Mr N Crouchman, a psychiatric nurse, was dismissed without notice on 21 February 2008 for alleged gross misconduct. This followed allegations that he had behaved inappropriately towards a female patient. His appeal hearing took place nearly three months later, on 19 May 2008. He was told that the decision to dismiss had been upheld, and in the circumstances he considered that bringing an unfair dismissal claim would not be productive; rather, it would be “hopeless”.
Crouchman received a letter setting out the reasons behind the appeal panel’s decision on 28 May 2008, more than three months after the dismissal. This indicated that the appeal panel had not fully endorsed the original hearing’s findings, which was inconsistent with what he had previously been told. As a result, Crouchman believed for the first time that he did in fact have good grounds for bringing an unfair dismissal claim. He submitted a claim form the same day.
Strict time limits govern when a claim form must be presented to the Employment Tribunal. For most claims, the time limit is three months from the date of the act complained of – in unfair dismissal cases, the date of dismissal. However, a claimant is able to apply to the tribunal for it to exercise its discretion to extend the time limit, in certain circumstances. In unfair dismissal claims, the time limit can be extended if it was “not reasonably practicable” to submit the claim within three months of the date of dismissal.
One established category of cases where extension may be allowed is where new information is discovered by the claimant which leads him/her to believe that he/she now has a good claim.
The tribunal held that it had not been reasonably practicable for Crouchman to submit his claim in time, and so his claim could proceed. On appeal, the Employment Appeal Tribunal (EAT) upheld the original decision.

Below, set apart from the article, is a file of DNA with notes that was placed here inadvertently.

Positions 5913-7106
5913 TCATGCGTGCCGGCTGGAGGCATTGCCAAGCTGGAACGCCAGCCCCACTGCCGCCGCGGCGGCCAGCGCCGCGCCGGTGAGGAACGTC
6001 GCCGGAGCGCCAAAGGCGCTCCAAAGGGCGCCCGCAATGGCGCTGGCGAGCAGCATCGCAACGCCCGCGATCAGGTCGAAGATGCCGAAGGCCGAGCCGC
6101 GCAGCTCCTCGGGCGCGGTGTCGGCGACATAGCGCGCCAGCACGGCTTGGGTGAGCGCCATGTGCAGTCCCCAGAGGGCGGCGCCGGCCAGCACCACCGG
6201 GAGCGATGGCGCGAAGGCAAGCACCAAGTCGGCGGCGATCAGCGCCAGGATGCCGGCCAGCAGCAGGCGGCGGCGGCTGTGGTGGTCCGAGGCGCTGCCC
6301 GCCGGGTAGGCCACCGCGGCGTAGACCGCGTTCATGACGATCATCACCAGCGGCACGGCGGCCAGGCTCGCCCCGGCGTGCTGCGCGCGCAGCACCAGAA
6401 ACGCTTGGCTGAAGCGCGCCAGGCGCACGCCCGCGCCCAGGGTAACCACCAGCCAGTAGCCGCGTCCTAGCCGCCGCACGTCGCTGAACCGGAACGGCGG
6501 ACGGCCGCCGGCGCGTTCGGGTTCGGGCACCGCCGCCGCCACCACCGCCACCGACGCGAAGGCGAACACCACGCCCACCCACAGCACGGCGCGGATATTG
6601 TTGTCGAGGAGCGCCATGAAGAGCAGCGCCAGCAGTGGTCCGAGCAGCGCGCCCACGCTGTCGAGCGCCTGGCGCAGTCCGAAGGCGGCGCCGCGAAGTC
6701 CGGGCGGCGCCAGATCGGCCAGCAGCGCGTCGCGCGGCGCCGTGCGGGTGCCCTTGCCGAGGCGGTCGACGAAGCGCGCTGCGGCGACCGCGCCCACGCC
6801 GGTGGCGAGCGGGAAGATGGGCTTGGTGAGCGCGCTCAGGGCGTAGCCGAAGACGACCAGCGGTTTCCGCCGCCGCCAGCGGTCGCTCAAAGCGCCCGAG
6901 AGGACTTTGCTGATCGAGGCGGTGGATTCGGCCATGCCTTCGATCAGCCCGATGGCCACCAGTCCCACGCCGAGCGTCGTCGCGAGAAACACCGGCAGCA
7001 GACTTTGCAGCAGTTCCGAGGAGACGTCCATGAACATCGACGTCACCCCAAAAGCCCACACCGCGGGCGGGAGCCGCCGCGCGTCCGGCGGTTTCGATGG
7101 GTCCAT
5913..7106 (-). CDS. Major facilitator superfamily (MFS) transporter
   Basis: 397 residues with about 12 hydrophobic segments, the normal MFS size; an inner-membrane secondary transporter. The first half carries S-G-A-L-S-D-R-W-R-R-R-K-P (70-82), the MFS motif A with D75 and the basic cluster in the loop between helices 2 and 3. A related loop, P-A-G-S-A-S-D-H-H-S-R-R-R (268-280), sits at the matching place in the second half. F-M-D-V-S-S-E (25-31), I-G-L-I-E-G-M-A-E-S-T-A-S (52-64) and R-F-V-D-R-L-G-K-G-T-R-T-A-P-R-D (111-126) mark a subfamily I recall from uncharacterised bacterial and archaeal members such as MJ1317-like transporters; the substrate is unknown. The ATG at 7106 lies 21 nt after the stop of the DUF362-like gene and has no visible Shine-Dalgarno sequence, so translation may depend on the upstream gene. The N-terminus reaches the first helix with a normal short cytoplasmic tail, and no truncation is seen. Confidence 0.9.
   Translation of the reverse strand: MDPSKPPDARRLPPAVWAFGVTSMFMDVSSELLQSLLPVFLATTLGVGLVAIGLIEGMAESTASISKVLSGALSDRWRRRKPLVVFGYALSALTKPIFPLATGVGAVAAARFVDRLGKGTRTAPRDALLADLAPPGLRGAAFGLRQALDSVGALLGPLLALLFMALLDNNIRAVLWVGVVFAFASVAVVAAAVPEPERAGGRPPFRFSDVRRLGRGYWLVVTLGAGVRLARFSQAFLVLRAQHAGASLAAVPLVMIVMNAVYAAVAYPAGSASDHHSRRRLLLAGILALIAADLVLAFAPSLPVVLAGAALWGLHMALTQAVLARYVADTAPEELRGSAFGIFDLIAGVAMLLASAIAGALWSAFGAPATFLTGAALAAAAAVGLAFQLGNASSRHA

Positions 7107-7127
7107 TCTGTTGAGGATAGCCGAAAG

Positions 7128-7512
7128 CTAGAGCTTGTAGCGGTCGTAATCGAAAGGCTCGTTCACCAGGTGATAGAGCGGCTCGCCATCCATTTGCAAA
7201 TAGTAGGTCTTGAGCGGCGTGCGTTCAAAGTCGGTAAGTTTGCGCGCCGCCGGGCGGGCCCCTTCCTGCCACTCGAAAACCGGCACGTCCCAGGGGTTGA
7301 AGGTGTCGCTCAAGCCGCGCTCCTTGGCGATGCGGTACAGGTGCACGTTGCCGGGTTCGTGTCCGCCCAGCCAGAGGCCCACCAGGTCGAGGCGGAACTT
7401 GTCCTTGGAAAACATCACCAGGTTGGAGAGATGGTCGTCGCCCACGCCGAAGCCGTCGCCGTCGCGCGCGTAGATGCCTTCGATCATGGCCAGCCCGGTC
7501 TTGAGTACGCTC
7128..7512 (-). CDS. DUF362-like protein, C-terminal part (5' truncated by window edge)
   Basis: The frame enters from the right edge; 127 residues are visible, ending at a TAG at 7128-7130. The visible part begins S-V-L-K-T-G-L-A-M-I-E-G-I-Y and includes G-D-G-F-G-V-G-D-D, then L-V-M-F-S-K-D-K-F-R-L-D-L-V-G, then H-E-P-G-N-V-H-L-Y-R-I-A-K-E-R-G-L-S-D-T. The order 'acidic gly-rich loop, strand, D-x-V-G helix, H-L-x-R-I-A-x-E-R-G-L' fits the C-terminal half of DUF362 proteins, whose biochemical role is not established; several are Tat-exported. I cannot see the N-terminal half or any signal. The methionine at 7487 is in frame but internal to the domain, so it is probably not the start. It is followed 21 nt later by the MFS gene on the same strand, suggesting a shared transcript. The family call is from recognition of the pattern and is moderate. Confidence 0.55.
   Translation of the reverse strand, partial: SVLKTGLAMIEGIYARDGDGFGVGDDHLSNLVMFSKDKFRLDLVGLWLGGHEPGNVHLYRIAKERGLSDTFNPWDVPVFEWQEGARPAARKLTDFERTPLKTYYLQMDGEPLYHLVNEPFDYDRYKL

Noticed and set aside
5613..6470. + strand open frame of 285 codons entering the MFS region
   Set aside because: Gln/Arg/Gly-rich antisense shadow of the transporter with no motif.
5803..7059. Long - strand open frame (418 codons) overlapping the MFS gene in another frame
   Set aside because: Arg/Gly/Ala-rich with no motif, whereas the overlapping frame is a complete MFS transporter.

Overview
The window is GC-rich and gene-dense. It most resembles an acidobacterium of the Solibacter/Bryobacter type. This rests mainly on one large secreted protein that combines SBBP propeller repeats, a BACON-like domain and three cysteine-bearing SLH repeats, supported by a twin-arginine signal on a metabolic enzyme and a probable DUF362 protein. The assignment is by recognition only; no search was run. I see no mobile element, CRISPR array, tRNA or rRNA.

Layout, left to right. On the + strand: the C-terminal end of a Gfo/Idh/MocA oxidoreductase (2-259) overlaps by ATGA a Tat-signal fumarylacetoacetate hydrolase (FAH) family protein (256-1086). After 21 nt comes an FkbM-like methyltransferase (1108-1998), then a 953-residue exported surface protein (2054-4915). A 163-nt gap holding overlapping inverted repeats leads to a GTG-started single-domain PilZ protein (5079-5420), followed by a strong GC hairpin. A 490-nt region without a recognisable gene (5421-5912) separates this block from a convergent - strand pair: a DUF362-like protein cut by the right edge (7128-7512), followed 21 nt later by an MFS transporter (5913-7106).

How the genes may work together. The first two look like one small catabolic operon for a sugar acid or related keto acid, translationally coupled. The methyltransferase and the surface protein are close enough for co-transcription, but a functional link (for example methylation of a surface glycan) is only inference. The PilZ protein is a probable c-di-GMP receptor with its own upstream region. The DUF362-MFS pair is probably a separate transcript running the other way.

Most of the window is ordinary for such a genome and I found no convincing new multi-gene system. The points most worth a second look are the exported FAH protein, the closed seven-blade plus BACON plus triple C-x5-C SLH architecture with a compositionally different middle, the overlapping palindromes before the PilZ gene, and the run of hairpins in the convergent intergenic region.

The EAT drew some principles from existing case law, including:
that ignorance of a “crucial” or “fundamental” fact will in principle be a circumstance rendering it impracticable to present that claim;
that a fact will be “crucial” or “fundamental” if on hearing it the claimant’s state of mind genuinely and reasonably changes from one where he does not believe he has grounds for the claim to one where he does;
but that ignorance of the fact in question will not render it “not reasonably practicable” to present the claim unless the ignorance is reasonable and the change of belief in light of the new information is also reasonable.
Here, the content of the appeal outcome letter constituted a crucial or fundamental fact which genuinely and reasonably led Crouchman to change his belief that he had no grounds to bring an unfair dismissal claim to a belief that he did so.
Since Crouchman had submitted his claim to the tribunal on the same day, this was within a reasonable further time, and so the tribunal had jurisdiction to hear it.
This case is a useful illustration of the types of situation where new information can lead to the usually strict rules on time limits being relaxed. However, the circumstances in which the extension will apply will be relatively rare. For instance, the newly discovered information has to change the claimant’s mind from not believing he had a case, to believing he has a case strong enough to litigate. A claimant who was already minded to take action but had simply not got round to it could not use further information to make up for having missed the time limit.
Employers would also hope that it would be unusual for a dismissal appeal outcome letter to be delivered more than three months after the dismissal.
Bob Cordran, partner, Thomas Eggar